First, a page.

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United States Department of Agriculture

Agricultural Research Service


Location: Tick and Biting Fly Research

2008 Annual Report

1a.Objectives (from AD-416)
The overall objective of this research is to develop effective and environmentally safe tools and sustainable strategies for the integrated management of livestock pests. Toward that goal our specific objectives for the next 5 years are to: .
1)Develop and improve methods of chemical control of horn flies and stable flies;.
2)Develop alternatives to classical chemical control of horn flies and stable flies; and.
3)Develop and evaluate control strategies to provide sustainable pest management practices.

1b.Approach (from AD-416)
Use in-vitro and in-vivo bioassays to evaluate new classes of chemical control agents against horn flies and stable flies. Develop and improve both conventional and controlled release chemical delivery systems to increase the effectiveness, improve efficiency, reduce the quantity of pesticide needed, and improve the safety of chemical control. Develop biological and physical control technologies for blood-feeding flies on cattle. Create and use simulation models to serve as a framework to guide both research and implementation of sustainable control programs. Develop and test sustainable horn fly and stable fly management strategies for pastured cattle. Develop computer assisted decision-aid programs for use by extension personnel and producers. Develop protocols for the selective breeding of cattle resistant to horn flies.

3.Progress Report
In 2008 we made several important contributions to our milestones. New control measures that have been evaluated for controlling stable and horn flies include a novel insecticide, Novaluron (an IGR) and a promising new formulation of the fungi Metharhizium anisopliae. In addition, significant strides have been made toward determining the biochemical characteristics of different thrombostasin variants in horn flies. We have also produced a bacterially expressed, recombinant protein for thrombostasin variant, TS-8. Due to the loss of our primary grazing pasture for cattle, we have had to redirect affected milestones. Without grazing lands, it is impossible to phenotype cattle as high or low horn fly carriers. As a contingency, we have begun working on sequencing the genome of the stable fly. To date we have used flow cytometry to estimate the genome sizes of the stable fly and have constructed a stable fly library of normalized cDNAs that represent genes expressed at the embryonic, larval, and pupal stages as well as in adult female and male heads. In addition, work has begun to identify sequences that have a role in stable fly olfaction as well as to construct a stable fly library of cDNAs that represent genes expressed in the antennae and maxillary palps of adult males and females. A senior scientist retired in January of 2008. Thus, some of the milestones related to the retired scientist's area of responsibility have not met completion. (NP104; Component 3, Goal 3.1.1; Component 4, Goal 4.1.1; Component 4, Goal 4.2.1)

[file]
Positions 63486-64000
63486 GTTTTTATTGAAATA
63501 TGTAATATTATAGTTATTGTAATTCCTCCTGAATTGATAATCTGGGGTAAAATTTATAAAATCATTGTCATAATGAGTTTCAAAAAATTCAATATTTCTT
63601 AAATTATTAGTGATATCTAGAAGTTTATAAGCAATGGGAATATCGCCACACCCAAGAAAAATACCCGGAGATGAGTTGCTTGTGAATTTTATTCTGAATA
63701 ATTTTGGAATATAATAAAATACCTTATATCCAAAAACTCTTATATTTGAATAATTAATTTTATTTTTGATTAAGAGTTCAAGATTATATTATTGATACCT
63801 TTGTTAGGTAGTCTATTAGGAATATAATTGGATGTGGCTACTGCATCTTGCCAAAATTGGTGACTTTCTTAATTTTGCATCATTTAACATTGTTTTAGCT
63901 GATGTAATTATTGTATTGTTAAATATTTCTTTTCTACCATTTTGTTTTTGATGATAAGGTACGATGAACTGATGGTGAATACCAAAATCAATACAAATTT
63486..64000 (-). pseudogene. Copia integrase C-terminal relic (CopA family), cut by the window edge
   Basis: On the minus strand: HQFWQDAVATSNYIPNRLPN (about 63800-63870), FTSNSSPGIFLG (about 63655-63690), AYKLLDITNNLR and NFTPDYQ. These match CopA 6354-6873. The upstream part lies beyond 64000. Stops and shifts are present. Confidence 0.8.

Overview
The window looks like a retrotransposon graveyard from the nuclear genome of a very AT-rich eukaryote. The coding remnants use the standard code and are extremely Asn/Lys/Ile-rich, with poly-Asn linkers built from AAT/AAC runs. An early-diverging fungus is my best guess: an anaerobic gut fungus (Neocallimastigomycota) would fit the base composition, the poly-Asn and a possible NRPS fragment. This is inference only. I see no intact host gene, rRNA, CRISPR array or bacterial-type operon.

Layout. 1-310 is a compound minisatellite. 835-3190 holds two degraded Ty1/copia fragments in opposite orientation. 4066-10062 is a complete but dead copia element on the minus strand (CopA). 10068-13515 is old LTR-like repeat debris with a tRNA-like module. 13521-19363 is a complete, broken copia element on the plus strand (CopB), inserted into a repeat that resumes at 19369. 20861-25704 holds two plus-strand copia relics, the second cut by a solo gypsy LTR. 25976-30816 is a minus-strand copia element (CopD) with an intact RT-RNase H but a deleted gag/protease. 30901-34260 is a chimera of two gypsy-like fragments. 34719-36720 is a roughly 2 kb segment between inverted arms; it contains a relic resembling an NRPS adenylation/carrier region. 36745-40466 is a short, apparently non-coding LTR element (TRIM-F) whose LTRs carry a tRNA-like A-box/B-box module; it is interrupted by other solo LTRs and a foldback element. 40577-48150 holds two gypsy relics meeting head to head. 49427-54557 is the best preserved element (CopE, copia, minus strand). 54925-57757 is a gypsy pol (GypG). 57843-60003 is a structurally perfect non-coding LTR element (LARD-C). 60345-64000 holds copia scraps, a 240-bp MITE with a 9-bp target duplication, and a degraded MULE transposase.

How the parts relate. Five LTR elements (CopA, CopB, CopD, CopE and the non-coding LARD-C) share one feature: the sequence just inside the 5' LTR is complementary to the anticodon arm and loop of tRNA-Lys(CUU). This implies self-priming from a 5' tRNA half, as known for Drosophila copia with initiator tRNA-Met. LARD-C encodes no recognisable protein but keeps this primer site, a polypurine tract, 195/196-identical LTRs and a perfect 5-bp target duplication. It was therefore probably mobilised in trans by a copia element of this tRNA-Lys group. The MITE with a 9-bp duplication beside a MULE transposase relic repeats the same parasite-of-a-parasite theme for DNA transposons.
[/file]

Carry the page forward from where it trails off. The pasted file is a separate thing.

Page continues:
1. Frequency distribution of horn fly thrombostasin variants: A study to evaluate the frequency distribution of variants of thrombostasin unique to a Texas field collection was conducted. The frequency for all variants in horn flies collected from cattle hosts specifically phenotyped as high- or low-carriers of horn flies was evaluated, demonstrating a significant difference between thrombostasin variants of flies collected from the high- versus low-carrier hosts. These results suggest that high- and low-carrier hosts attract flies with common variants of the anticoagulant thrombostasin. (NP104; Component 3; Goal 3.1.1)

2. Successful cloning and bacterial expression of TS-8, a thrombostasin variant: TS-8 was selected for expression because it was present at a significantly higher frequency within the Texas field collection relative to reports for horn flies from Alabama and our colony strain. The recombinant protein has been purified, enabling us to evaluate its biochemical characteristics, i.e., anti-thrombin activity, as part of FY2009. In parallel, we will be producing recombinant proteins of thrombostasin variants that were present at a lower frequency to evaluate differences in anti-thrombin activity, if any. Cloning and expression of thrombostasin variant proteins allows us to investigate differences in anticoagulation function and provides potential candidate proteins for development of vaccines. (NP104; Component 3; Goal 3.1.1)